Wall Street takes a breather, but bear market looms

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After last week’s dizzying volatility, major U.S. stock indexes were higher in early trade, with Wall Street expected to ease on Monday. But the global and economic undercurrents that have plagued markets for weeks show no signs of abating.

The Dow Jones Industrial Average rose more than 660 points, or 2.1%, in early trade as the blue-chip index tried to shrug off its longest weekly loss in nearly a century. The broader S&P 500 gained 1.7%, while the Nasdaq gained 1%.

The S&P 500, which remains on the brink of a bear market — defined as a 20% decline from its recent high — tumbled into that zone on Friday before rebounding at the last minute. The tech-heavy Nasdaq has fallen more than 27% this year, while the Dow Jones is down nearly 14%.

Markets loathe uncertainty, but 2022 deals have been mired in them as investors try to unravel a complex, competing array of factors affecting the global economy, from decades of high inflation to the evolving fallout from the pandemic and war in Ukraine .

More experts say U.S. could slip into recession next year

Investors appear to lack confidence that the Fed can tame soaring inflation without slowing the economy, which has slowed amid various headwinds economic recessionSoaring costs are cutting into business profits and forcing households to spend more at gas stations and grocery stores. Last week, Treasury Secretary Janet L. Yellen warned that “higher food and energy prices are having a stagflationary effect … suppressing output and spending, and driving inflation up globally.”

Fed’s rate hike Earlier this month – the second of seven forecasts for 2022 – could make borrowing more expensive for businesses and households. This should ease inflationary pressures. But Fed officials are trying to raise rates at a pace that won’t completely dampen economic growth, a balance that is difficult to achieve. If the economy cools too quickly, it could slip into a recession, usually defined as two consecutive quarters of declines.

AJ Bell investment director Russ Mould says he thinks a ‘classic’ phase of a bear market is taking shape As investors begin to grapple with the challenges facing growth stocks since their brief but severe downturn, coronavirus First brought the global economy to a standstill. Pandemic favorites fell in 2022, including Microsoft (down 25%), Amazon (36%), Peloton (58%), Netflix (68%) and Zoom (53%).

In his comments Monday, Molde noted that the bull market “breaks first on the periphery.” “As confidence wanes, the problems trickle down to core assets.”

Mold noted that these cracks have been forming for some time, and their impact in more speculative market segments like cryptocurrencies cannot be ignored, noting Bitcoin’s stunning decline. The digital coin, which is trading below $30,000, is down 36 percent year-to-date, less than half its November peak of $67,000.

Molde noted that SPACs, so-called “blank check” companies that have become very popular in recent years — one of the social media platforms used to launch former President Donald Trump — “have underperformed,” New deals are “getting cool” reception. “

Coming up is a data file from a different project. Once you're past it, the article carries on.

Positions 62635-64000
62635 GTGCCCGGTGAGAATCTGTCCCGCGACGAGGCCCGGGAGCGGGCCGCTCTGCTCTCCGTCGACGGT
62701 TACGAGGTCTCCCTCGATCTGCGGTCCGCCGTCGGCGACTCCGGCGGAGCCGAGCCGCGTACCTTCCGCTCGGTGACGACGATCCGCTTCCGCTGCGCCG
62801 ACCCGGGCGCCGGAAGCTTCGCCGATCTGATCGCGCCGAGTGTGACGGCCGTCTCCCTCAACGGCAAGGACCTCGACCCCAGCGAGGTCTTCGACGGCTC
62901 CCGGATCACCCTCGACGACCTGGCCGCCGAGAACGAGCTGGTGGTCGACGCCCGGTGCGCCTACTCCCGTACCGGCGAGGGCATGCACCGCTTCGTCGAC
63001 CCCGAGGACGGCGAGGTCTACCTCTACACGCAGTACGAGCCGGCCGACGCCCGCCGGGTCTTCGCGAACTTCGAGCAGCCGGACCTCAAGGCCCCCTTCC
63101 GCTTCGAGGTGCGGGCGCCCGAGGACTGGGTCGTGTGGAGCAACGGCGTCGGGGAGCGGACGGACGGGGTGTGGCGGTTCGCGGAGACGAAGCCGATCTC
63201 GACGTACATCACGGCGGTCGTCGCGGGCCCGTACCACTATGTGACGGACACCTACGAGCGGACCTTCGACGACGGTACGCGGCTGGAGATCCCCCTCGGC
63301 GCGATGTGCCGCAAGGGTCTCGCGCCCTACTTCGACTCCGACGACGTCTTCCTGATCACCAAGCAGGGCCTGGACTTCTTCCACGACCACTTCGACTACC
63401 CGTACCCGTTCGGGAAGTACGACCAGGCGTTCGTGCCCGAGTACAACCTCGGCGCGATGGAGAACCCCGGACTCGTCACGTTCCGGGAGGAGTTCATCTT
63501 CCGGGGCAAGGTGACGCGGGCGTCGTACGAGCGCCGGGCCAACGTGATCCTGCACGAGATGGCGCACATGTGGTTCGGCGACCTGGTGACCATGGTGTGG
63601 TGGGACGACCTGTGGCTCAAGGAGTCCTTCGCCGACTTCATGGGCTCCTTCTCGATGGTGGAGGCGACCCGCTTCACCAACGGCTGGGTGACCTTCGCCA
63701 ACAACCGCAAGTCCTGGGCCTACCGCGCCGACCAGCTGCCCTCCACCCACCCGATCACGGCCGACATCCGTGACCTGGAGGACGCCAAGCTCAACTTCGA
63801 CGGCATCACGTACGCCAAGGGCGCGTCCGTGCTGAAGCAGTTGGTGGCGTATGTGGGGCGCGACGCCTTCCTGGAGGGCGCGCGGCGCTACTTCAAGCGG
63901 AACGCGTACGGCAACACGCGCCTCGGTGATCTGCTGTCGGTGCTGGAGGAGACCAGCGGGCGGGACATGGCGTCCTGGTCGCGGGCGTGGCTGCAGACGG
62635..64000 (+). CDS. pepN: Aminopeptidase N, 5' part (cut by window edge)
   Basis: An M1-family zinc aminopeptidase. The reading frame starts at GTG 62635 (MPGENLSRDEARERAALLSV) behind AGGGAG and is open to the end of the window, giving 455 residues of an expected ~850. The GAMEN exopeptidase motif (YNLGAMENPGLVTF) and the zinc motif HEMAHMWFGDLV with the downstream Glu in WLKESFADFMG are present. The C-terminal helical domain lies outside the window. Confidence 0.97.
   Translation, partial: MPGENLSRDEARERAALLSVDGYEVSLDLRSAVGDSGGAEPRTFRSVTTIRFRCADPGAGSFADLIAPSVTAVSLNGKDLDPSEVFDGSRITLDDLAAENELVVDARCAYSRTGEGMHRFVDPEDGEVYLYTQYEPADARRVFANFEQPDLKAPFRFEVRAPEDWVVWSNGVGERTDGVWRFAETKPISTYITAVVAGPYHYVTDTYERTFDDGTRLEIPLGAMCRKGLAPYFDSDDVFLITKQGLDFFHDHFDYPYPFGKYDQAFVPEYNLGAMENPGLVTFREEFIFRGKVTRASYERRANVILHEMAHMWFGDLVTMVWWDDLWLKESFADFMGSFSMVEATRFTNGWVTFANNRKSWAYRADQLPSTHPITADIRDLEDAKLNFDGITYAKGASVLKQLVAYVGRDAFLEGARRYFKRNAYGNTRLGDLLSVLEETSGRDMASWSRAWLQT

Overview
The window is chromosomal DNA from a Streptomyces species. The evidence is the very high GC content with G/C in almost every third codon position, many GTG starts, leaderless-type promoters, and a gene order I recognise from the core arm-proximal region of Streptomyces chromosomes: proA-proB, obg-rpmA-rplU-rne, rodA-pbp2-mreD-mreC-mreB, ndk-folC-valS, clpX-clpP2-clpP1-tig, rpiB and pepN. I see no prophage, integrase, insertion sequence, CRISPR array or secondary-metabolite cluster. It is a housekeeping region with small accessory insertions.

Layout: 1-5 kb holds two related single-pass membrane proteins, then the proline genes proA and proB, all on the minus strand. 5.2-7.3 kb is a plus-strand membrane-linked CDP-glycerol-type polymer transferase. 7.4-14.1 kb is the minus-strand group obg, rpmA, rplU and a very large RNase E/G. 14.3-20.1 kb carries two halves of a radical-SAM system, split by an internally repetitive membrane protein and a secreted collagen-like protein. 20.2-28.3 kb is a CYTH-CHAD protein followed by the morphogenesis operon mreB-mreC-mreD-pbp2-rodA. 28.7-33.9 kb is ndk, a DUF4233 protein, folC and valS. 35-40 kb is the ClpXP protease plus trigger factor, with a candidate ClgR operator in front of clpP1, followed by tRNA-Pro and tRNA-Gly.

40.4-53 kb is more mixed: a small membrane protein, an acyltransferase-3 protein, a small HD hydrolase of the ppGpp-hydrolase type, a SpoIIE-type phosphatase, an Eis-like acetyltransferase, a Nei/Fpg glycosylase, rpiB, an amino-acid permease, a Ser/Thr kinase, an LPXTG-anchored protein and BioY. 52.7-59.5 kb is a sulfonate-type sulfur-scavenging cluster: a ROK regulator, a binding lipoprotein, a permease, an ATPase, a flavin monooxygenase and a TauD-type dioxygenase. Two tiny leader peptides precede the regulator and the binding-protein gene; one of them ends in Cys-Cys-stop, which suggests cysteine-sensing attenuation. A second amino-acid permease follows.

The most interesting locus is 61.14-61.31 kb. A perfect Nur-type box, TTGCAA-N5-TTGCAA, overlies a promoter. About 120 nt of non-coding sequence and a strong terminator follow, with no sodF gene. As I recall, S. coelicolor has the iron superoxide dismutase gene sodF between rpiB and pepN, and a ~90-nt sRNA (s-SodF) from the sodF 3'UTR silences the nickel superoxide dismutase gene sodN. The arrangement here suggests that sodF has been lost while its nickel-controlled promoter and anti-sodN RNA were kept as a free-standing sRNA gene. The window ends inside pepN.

Signs of real panic surfaced last week with disappointing earnings reports from Walmart, the largest U.S. grocer and the world’s largest retailer, and another retail giant, Target, after both companies expressed concerns about the way they were trading. Rising costs, suffering their worst trading day in decades, are eating into their business.

This week will see another influx of corporate earnings reports, including reports from Costco, Best Buy, Nordstrom, Macy’s, Dollar General and Zoom. Meanwhile, the World Economic Forum held its annual meeting in Davos amid a looming global economic slowdown.

The cycles of bear markets are relatively regular, and there have been 14 since 1945, with an average duration of 9.5 months. This is much shorter than the bull market, which lasts an average of 2.7 years.

If a bear market coincides with a recession, history shows that they deepen and prolong. If they don’t, the results will brighten, the losses will be mitigated, and the gains will recover faster.

In a sense, the market is overdue for a pullback. The last bear market ended early in the pandemic in March 2020 and lasted just 33 days. There has not been a sustained bear market since the end of the global financial crisis in 2009.

Of the many threats to strong growth stocks since the downturn in March 2020, inflation is casting the coldest shadow. The Fed has not ruled out more aggressive action if inflation does not cool sharply, which investors fear will weigh on growth.

Americans can’t stay off the road even as gasoline prices shake the economy

Gasoline prices remained at an all-time high Monday, with the national average hitting $4.59 a gallon, according to data tracked by AAA.Just last week, the average price topped $4 for the first time Every state in the US.

For those worried about how much volatility remains, history has some solace, said Chris Larkin, managing director of E-Trade investment strategy at Morgan Stanley. Larkin noted in comments Monday that in most bear markets since 1957, the market has moved closer to the eventual low than the pre-bear highs.

“In other words, when a bear market ‘starts’, there may be more downside, but typically the worst is already in the rearview mirror,” Larkin said.